La Matanza – Rural living in Andalucia


For days afterwards, the smell of onions permeated everything; it was in my hair, on my hands, impregnated in my clothes. My hands were cut to shreds and fingers stained dark brown from the onion peelings. Despite everything, I was glad that I was able to have been of some help in the preparation for the matanza. I still wasn’t sure what part 80 kilos of minced onions was going to play in the proceedings but I was sure that I would soon find out.

how-it's-done-two

The day after the great onion peeling session, Antonia and a couple of other ladies from the village spent the best part of the day with their hands in buckets of tripe and intestines. Out in the yard they’d lit wood fires over which large metal basins stood full of boiling water. Tables had been rigged up and bowls and buckets full of what looked like very long, soggy condoms were being stretched, checked for holes and then bundled up into bunches with string. It was fascinating to watch but clearly something that you needed to have experience in to take part. I swept Antonia’s yard of leaves and watched the ladies go about their work, deep in concentration.

drawings-one

boiling-water-and-fire

Antonia told me that I should be ready the following morning at 8.30. Paco slapped Irishman on the back, and then pretended to slit his throat making a grunting sound while doing so. We were left in no doubt that the following day was going to be a blood thirty event. ‘Muchos drinky-drinky’ Paco guffawed and slapped Irishman on the back once more for good measure. Clearly killing pigs was something that required Dutch courage.

pig-and-hook

tripe-casings

Friday dawned clear and fine. It was the last week of November and the cold weather and abscence of pesky flies meant that in villages all over southern Spain La Matanza would be taking place. This tradition of La Matanza, which literally means ‘killing’, has gone on in Spain for hundreds of years. It is part of the fabric of rural life and one of the highlights of the year when families come together and women’s and men’s roles are quite clearly defined. The men kill the pigs and the woman do everything else! Each family will get enough pork to see them in morcilla (black pudding) salchida (sausages) tocino(bacon) chorizo (salami) and chicharrones (pork scratchings) for the best part of a year. Every part of the pig is eaten and nothing is wasted. If the pig’s squeak could be utilised, I’m sure they’d find a recipe for that too. These porcine treats are what make Andalucian cuisine amongst the finest in Spain. (Despite the fact that this method of killing pigs with a knife has been outlawed for sometime, it is still carried out by villagers all over Andalucia)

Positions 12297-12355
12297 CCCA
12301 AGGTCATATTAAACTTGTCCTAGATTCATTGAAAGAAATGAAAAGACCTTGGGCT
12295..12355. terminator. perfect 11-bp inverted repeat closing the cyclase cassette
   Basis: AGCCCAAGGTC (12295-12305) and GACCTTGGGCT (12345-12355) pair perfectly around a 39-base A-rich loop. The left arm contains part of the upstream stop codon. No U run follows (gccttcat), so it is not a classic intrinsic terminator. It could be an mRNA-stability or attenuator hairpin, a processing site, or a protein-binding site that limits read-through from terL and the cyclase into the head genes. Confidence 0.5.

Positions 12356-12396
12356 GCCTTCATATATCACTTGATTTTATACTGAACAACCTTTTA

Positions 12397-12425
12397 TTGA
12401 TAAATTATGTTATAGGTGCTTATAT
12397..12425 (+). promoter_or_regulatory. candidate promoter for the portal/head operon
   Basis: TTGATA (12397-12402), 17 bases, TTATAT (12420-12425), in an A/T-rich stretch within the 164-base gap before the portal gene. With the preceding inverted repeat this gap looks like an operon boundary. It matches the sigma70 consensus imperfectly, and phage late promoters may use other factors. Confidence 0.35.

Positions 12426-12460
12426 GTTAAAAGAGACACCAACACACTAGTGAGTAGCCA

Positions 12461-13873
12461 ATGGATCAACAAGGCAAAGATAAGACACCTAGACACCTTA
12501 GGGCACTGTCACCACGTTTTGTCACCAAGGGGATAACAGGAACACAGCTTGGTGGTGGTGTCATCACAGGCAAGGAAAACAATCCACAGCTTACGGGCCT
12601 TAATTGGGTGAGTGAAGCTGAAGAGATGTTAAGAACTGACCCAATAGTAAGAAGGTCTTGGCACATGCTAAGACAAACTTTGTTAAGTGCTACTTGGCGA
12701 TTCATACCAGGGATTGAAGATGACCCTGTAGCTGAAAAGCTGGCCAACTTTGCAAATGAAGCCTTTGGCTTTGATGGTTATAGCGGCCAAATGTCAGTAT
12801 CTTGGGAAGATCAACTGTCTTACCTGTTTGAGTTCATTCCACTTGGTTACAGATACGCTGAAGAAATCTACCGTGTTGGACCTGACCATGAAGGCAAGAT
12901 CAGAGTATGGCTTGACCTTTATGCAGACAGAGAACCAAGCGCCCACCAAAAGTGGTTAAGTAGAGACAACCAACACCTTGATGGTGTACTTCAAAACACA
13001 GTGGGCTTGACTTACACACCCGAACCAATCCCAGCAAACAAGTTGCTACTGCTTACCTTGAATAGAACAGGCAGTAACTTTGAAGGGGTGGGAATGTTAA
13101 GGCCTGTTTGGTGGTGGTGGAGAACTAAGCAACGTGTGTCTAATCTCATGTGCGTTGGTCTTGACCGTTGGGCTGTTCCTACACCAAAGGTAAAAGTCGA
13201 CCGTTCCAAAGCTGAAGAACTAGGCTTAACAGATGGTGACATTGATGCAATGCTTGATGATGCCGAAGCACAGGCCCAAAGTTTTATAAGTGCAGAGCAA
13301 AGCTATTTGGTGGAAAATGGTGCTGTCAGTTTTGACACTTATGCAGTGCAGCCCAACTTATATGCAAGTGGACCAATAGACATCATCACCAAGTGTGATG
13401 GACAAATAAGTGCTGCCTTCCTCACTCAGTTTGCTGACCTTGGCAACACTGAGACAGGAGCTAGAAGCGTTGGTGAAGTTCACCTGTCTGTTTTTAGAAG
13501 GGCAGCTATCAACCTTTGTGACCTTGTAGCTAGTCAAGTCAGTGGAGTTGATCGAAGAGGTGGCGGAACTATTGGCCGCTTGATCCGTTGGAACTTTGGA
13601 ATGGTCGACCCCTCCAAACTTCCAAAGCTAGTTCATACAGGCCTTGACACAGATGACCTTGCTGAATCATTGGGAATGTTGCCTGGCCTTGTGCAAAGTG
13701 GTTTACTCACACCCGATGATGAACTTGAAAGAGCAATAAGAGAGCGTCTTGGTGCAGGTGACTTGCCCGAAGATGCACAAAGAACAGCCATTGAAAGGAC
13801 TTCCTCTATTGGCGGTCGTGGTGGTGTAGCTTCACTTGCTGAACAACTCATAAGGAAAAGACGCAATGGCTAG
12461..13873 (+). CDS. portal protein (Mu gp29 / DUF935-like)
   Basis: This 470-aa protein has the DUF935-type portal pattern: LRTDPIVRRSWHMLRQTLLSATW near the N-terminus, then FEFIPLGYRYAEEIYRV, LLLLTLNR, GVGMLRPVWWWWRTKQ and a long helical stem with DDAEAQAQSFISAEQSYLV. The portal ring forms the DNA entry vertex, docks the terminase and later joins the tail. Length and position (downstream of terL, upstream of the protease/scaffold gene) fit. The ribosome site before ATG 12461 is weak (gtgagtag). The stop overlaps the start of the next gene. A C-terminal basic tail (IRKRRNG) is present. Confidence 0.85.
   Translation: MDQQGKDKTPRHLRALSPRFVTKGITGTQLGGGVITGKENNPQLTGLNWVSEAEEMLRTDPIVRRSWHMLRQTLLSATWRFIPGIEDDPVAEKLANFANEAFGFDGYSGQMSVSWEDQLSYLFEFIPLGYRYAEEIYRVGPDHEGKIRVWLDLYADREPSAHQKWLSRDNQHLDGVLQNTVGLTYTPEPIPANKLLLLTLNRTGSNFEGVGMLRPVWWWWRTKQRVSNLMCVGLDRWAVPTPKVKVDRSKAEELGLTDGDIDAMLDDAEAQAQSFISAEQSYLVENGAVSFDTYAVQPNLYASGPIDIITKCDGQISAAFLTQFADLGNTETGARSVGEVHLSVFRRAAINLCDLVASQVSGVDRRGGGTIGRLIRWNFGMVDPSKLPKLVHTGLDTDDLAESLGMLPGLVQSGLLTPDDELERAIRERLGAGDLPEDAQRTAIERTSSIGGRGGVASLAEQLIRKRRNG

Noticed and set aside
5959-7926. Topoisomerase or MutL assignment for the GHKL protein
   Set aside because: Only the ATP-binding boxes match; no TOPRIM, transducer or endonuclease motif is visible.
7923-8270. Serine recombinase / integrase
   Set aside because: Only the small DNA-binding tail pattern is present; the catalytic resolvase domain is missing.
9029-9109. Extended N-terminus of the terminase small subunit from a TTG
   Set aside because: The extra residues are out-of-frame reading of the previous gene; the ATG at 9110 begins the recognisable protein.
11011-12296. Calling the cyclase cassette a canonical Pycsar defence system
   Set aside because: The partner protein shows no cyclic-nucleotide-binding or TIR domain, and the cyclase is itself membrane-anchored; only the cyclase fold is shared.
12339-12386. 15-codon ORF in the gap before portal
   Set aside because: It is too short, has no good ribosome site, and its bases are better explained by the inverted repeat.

bucket-one

pete-nevin-one

Unsure quite what my role in the day’s events were going to be, I went round to the Antonia’s house at the appointed hour to see of what assistance I could be. A kitchen full of apron glad women greeted me. The younger ones were washing bowls and cups, peeling vegetables and slicing bread the elder ladies were sat at the table tucking into pastries and cakes. I was introduced to everyone in turn and invited to coffee and cake. It turned out that all the ladies were members of Paco and Antonia’s respective families. There must have been at least twenty women there but not a man in sight. Slightly at a loss as to what to do, short of stuffing my face with treats, I ambled back home to get my camera. When I returned, Antonia was out in the yard with a bucket of blood. ‘Go and fetch Pedro’ she said, ‘Come with me’. I walked back to our house and called to Irishman who was already collecting up his sketchbooks and pens.

all-hands-in-the-morcilla

butchering-the-meat

and-outside-in-the-evening

We followed Antonia up the street, past the church and then up a short path off the road. It was here that we found all the male members of the family. The first of the three pigs had already been slaughtered and some of the men were busy getting to work by cutting the bristles off it with knives and buckets of hot water from a large cauldron which had been heated up on a fire that they’d made at the side of the yard. On a stone wall beside them was a tray of vittells, almond biscuits, a plate of jamon and chorizo and bottles of sherry, brandy and whisky.